Hospital: The good, The Bad

Today I headed to my local hospital, in order to apply for funding for university I need a form of evidence for my disability.  So I needed a quick checkup and a written statement.

I arrived at the hospital on time, predictably they were running late.  The eye clinic only has a waiting room once you are called in.  So my wife and Grayson lined up down the corridor and waited for my name to be called.  After a while my name was called and I was ushered into a room to take an eye test.

Me: Probably not much point in me doing this, im blind, I wont be able to read the letters

Nurse: You have to do it.

Me: Ok……

Nurse: Did you drive here today?

Me: No I am blind, how could I drive a car?

Nurse: Ok, what letters can you see?

Me: I can’t I am blind.

This farce went on for a short while with numerous nurses, until they decided I was blind and there was no point in taking the tests.  I was escorted out of the room and left in the middle of a corridor.  After a short while I heard the jingling of my wife’s keys and we sat back down to wait.  So far the experience had been what I have come to expect of the NHS, simply bad.  With metrics focussed on patients per hour and not quality of care, and strict adherence to systems there is simply no hope for the nurses.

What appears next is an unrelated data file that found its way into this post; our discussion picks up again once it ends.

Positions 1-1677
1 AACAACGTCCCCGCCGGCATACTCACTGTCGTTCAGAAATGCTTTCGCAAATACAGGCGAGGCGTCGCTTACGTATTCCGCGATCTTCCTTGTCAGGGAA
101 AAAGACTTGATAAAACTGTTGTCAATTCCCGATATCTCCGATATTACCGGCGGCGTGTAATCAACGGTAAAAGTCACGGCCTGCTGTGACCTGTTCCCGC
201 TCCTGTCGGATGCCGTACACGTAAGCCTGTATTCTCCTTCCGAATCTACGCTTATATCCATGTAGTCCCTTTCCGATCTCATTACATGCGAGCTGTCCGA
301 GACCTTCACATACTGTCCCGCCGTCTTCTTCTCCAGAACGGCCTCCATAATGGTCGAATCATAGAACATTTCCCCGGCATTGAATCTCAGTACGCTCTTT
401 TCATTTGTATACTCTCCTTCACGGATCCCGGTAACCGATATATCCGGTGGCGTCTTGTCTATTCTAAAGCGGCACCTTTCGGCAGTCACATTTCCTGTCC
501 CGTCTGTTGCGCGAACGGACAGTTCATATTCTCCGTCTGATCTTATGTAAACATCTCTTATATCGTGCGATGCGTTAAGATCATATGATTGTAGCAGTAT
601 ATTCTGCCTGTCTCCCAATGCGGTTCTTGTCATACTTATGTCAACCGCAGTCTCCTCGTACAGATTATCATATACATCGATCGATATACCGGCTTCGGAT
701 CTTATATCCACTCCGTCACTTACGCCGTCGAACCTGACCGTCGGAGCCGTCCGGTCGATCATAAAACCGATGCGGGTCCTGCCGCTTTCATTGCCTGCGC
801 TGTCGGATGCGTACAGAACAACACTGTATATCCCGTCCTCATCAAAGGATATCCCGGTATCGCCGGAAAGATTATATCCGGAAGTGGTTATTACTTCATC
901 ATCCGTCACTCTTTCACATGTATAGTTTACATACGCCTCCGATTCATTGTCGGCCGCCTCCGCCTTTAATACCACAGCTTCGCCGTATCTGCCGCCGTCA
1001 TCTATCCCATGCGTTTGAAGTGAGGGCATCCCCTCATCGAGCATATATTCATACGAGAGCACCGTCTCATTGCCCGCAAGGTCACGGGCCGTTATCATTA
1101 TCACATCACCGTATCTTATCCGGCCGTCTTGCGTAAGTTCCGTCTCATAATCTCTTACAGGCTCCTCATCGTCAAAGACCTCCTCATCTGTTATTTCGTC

After another wait now over 90 minutes late I was called in to see the Dr.  This is where the service transitions to good.  The Dr seems to be able to break from these metrics and systems and treat the patient as an actual person.  He asked a few questions about family history and began his examination, he appeared to be asking some odd questions, but I thought nothing of it and continued to answer.

It turned out there was no record of me having Retinitis Pigmentosa in my notes and he was working up to breaking the news to me.  We had a short laugh and I explained I knew my diagnosis and simply needed proof to hand to the university and a few other paperwork based queries.  He seemed like a fantastic Dr and noted I had a cataract in one eye which may need surgery in the future, but nothing to really worry about.

Overall my experience was balanced out by the excellent personal skills of the Dr but let down by the nurses.  I don’t blame the individuals themselves just the systems lack of focus on the correct metrics.  Hopefully the next time I visit it will be an improved experience.

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